There are 15 new and 30 returning refs lined up for the 2017/2018 hockey season in Williams Lake.

The art of officiating

WLMHA preps new and returning refs for another season of hockey

It’s a tough job, but somebody’s got to do it.

New and returning hockey refs were put through their paces at a half-day classroom course, followed by a couple hours of on-ice training at Cariboo Memorial Recreation Complex recently to kick off the 2017/2018 hockey season.

BC Hockey North Central officiating coordinator Ross Campbell led the Level 1 on-ice training session where he taught students, some as young as 12, how to deal with players and coaches, the art of the puck drop and how to blow your whistle, to name just a few.

“It’s your voice out here,” Campbell said of the whistle. “You have to use it with authority.”

Corwin Smid is the Ref in Chief for the Williams Lake Minor Hockey Association (WLMHA) and was on-hand to watch this year’s refs – 15 first-year and 30 returning – take on the challenge.

“We have a lot of kids who are interested in reffing, which is fantastic,” said Smid, who is only into his second year of officiating himself.

Smid said he thought he’d better become a ref when he volunteered for the position of Ref in Chief with WLMHA.

“It took a little bit of getting used to. You have the pressure of making calls and dealing with the coaches and players,” Smid said of the challenges facing both youth and adult officials.

“You really see the colours of coaches behind the bench. Some of them shouldn’t be there. We have many kids quit because of the coaches.”

Most young officials have also played for the coaches they then go on to ref games with, Smid said, and that can sometimes be an eye opener.

“These kids look up to these coaches as mentors,” Smid said, noting some coaches nag the refs “just to get under their skin.”

“It’s not a easy thing, being a ref. Not everyone can do to.”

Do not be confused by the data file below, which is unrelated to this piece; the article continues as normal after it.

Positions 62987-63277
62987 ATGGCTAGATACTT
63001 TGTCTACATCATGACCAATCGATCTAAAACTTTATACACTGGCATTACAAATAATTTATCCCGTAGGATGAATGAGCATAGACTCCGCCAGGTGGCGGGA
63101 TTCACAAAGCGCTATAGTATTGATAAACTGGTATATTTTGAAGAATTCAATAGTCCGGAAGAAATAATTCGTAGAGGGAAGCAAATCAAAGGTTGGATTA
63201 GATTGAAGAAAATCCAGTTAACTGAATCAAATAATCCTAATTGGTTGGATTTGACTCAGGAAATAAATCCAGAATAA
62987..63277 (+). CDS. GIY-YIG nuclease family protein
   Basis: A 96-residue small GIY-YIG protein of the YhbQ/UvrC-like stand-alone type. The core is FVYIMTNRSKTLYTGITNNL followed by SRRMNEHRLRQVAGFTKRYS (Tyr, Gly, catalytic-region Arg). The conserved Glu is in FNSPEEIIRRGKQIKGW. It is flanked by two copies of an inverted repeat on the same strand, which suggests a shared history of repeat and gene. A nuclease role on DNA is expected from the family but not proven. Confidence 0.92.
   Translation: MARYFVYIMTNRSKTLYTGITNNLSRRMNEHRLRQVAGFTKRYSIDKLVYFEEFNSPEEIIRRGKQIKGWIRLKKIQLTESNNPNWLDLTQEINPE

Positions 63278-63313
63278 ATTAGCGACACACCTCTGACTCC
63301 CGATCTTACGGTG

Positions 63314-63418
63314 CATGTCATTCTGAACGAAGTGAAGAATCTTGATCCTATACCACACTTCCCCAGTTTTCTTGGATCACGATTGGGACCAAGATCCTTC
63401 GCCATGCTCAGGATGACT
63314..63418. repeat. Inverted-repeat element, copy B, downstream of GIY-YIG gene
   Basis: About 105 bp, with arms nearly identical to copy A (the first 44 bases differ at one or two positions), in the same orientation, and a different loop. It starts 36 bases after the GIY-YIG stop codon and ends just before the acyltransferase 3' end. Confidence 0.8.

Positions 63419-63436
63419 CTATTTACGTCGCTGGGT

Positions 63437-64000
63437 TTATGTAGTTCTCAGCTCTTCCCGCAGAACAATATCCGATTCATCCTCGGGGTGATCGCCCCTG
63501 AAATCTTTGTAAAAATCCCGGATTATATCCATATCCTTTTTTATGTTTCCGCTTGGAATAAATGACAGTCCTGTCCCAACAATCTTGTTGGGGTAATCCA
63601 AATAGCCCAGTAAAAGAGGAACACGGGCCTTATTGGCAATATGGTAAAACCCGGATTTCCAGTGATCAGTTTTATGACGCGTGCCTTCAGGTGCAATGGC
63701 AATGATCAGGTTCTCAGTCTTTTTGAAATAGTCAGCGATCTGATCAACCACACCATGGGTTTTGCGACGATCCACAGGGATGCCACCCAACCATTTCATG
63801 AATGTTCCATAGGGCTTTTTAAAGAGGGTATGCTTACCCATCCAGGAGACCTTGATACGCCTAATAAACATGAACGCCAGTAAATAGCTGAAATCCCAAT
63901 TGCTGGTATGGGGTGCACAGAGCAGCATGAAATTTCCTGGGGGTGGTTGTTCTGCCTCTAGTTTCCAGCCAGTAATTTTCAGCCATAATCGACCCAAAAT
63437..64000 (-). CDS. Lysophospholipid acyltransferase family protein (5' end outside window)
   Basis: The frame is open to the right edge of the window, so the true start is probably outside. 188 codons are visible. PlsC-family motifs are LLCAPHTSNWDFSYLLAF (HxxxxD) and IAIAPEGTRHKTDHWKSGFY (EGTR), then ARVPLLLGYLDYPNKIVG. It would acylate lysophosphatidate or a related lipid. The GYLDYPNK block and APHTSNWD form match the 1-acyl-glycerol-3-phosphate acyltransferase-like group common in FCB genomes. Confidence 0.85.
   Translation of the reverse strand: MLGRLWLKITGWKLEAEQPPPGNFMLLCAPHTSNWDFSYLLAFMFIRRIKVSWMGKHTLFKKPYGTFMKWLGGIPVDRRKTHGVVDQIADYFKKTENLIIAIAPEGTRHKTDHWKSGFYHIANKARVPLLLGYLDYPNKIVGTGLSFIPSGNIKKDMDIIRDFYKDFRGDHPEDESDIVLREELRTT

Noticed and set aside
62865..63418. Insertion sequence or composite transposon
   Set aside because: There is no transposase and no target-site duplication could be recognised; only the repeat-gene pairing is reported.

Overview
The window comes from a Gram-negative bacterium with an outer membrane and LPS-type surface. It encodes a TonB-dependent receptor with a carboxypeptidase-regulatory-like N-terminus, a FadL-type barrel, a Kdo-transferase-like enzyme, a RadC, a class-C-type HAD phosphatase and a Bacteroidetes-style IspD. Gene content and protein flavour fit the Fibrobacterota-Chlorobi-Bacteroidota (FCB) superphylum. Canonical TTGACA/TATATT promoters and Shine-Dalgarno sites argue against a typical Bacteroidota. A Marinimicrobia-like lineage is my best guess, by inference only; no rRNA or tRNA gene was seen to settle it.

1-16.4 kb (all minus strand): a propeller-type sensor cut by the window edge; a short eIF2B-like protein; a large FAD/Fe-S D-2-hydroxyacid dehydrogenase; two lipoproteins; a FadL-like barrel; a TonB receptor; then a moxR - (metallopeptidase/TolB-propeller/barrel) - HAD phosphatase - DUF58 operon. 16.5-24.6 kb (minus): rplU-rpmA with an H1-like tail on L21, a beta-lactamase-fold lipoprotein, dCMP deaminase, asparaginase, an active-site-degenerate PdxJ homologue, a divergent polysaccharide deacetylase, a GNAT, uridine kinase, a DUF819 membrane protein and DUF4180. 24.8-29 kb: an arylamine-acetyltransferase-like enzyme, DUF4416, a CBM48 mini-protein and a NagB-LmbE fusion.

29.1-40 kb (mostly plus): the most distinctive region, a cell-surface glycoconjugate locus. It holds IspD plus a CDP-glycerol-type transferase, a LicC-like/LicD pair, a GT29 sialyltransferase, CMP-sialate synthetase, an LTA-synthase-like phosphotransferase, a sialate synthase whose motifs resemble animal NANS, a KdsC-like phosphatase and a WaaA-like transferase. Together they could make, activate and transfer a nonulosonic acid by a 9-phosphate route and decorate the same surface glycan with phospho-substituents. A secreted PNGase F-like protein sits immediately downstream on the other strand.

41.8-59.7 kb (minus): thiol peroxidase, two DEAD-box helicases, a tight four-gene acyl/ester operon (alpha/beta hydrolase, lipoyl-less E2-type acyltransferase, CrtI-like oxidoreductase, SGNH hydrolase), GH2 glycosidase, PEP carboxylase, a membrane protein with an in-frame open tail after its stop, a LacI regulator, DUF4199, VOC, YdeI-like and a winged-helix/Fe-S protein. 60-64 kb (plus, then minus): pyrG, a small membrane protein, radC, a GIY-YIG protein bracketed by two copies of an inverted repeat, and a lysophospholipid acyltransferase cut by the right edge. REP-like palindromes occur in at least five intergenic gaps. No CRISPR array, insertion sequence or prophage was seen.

Those who do succeed in reffing reap the benefits of gaining self-confidence, learning more about the game and how to deal with the many different personalities in hockey, Smid said.

“It’s never too early to learn how to handle conflict.”

Smid enjoys working with youth and looks forward to being a positive influence with the refs for the upcoming season.

“It’s already a great game, but if we can create a culture of learning and respect, it will be an even greater game.”

 

Young refs learn some tricks on how the drop the puck so that it is fair to both teams during a recent training session.

Just Posted

CRD encourages residents to prepare for spring melt

High stream flows, flooding, debris flows, high water tables or landslides could occur so residents should be prepared

Increase in sales and decrease in inventories in lakecity housing market

Williams Lake house prices steady compared to Quesnel and 100 Mile markets in first quarter

Guide outfitters share meat with Salvation Army

Routinely the Guide Outfitters Association of B.C. routinely distributes meat in B.C. to First Nations and food banks

Two people arrested in potential robbery

Williams Lake RCMP attended a theft and potential robbery

Grass fire spreads and destroys home at Tl’etinqox First Nation

Grass burning got out of control Sunday evening destroying a woodshed and a home

Williams Lake A&W goes strawless for Earth Day

Students learn about recycling, waste ahead of Earth Day

Toronto police officer ‘gave himself the space and time’ in van attack

Footage shows officer standing up, turning off his siren and talking clearly to the suspect

$1.18 to $1.58 a litre: Are you paying the most for gas in B.C.?

Gas prices across B.C. vary, with lowest in Vernon and highest in – you guessed it – Metro Vancouver

Inquest set 10 years after B.C. woman shot, left to die

Lisa Dudley, and her partner, Guthrie McKay were shot in their Mission home in September 2008

B.C. hockey team to retire Humboldt Bronco victim’s number

BCHL’s Surrey Eagles to retire Jaxon Joseph’s No. 10 in light of bus tragedy

B.C. Hells Angels invited to rally by anti-SOGI organizer

The Culture Guard group has helped Hells Angels in the past, said its executive director.

B.C. bill aims to keep Indigenous kids in communities, out of care

Changes to Child, Family and Community Service Act could connect MCFD, Indigenous communities

Condo contract rules target B.C. property flippers

Regulations to prevent property transfer tax evasion

Turning vehicles into deadly weapons is easy and cheap, expert says

Not all recent vehicle attacks have been linked to terror groups, says Candyce Kelshall

Most Read